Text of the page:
Black: tail forked; the wings not reaching beyond its tip: tarsus eleven lines and a half.

P. Leachii, Temm. Man. d'Orn. torn. ii. p. 812. Leach's Petrel, Steph. in Shows Gen. Zool. vol. xiii. part i. p. 219. pl. 25. Fork-tailed Petrel, Bew. Brit. Birds, vol. ii. p. 244. Selb. Illust. vol. ii. p. 537. pl. 103v f. 1.


Entire length seven inches six lines.


Head, neck, and under parts, grayish black: back and scapulars pitch-black: quills black; the coverts lighter, forming a bar of dusky brown: upper and lateral under tail-coverts white, the shafts and tips black: tail black, of twelve feathers, forked; the depth of the fork half an inch: bill and legs black. (Egg). White; roundish-oval: long, diam. one inch four lines; trans, diam. eleven lines.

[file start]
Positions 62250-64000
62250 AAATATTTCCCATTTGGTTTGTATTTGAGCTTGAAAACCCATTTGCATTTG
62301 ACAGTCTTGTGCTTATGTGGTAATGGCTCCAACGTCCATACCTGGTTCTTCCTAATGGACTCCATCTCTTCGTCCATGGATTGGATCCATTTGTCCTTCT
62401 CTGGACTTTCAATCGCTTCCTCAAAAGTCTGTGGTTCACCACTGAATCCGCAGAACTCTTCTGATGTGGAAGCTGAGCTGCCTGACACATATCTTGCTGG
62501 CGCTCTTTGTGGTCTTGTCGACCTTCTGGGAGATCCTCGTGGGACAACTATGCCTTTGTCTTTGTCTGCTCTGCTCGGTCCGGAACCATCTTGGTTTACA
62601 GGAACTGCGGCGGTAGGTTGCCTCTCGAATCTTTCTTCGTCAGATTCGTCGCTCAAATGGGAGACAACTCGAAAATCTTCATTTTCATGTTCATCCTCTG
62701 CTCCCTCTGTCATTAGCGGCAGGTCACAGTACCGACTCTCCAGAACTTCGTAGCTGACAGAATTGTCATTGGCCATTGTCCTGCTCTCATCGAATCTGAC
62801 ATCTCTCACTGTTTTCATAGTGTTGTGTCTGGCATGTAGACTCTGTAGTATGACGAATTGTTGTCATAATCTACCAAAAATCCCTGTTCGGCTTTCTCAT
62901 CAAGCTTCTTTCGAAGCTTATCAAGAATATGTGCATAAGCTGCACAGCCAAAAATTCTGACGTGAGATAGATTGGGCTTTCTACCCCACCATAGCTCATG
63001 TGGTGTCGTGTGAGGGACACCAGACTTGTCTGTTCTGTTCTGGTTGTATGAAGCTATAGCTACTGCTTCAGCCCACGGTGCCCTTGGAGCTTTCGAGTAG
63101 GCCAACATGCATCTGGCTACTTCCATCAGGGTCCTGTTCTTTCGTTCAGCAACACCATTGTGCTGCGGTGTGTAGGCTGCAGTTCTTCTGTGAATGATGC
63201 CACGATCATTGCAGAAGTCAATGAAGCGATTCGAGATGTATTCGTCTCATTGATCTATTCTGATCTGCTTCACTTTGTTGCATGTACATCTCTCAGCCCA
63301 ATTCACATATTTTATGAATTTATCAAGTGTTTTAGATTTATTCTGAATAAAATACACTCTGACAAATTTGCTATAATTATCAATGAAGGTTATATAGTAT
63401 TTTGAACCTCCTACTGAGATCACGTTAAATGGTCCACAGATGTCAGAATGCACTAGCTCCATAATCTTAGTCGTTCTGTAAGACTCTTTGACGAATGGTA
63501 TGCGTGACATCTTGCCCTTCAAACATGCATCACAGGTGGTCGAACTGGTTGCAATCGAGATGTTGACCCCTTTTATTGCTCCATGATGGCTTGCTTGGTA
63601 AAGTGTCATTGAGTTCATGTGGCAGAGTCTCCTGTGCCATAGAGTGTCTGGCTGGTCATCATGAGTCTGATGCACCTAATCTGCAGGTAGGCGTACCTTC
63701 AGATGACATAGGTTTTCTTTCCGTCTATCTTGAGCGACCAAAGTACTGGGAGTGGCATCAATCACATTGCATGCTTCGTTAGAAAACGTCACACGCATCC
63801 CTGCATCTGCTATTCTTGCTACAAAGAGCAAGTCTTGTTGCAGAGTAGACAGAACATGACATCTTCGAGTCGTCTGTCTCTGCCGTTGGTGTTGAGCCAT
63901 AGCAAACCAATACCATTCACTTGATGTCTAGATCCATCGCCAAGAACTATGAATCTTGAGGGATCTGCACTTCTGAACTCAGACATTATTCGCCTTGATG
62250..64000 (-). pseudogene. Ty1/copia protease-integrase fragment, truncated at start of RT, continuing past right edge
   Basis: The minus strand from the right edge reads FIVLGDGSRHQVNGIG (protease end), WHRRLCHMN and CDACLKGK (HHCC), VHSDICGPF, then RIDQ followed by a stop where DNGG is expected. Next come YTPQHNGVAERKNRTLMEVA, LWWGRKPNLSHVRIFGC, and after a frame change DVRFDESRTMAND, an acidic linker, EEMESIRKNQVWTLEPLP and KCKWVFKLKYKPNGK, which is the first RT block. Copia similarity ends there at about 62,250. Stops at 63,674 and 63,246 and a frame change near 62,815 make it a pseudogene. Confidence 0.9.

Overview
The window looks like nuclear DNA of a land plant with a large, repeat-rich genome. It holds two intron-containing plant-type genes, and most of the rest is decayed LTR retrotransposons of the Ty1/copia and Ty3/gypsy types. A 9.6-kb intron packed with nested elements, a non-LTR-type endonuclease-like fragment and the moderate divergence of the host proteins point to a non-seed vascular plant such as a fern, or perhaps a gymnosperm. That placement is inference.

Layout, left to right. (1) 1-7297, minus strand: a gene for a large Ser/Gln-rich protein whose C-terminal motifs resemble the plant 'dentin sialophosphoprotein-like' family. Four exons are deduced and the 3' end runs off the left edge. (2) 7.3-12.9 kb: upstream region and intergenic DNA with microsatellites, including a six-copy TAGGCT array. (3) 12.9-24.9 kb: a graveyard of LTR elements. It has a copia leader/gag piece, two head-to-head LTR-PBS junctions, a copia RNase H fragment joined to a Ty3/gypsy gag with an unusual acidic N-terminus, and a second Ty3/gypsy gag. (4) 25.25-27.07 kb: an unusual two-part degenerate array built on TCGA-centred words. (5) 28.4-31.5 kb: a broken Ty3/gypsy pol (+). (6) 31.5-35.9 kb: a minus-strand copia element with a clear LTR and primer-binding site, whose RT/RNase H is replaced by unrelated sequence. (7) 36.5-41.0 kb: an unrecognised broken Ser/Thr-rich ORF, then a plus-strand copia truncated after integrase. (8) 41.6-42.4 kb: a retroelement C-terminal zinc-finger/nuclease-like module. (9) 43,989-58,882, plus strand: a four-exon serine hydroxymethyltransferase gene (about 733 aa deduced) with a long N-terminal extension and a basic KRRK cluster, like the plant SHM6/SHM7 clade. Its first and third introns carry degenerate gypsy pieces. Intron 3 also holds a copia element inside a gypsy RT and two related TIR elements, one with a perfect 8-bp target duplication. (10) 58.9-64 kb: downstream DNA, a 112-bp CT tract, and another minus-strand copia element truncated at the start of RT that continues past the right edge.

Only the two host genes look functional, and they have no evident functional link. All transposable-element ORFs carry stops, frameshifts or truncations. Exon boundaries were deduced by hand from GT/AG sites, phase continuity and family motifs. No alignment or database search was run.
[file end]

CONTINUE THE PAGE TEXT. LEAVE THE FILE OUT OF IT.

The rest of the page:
First discovered by Mr. Bullock in St. Kilda. Since ascertained to be not uncommon in that island, though rare elsewhere. Solitary individuals have been occasionally met with in different parts of England. Breeds in the clefts of rocks, and lays one egg. Food and habits similar to those of the last species.

(26). P. Wilsoni, Bonap

Vigors in Zool. Journ. vol. i. p. 425. P. pelagica, Wils. Amer. Orn. vol. vii. p. 90. pl. 60. f. 6.

I am informed by Mr. Yarrell that this species has been killed in the British Channel, though at some distance from land. It inhabits the western shores of the Atlantic, and is principally distinguished by a large oblong yellow spot on the membranes of the toes. Length of the tarsus nearly an inch and a half.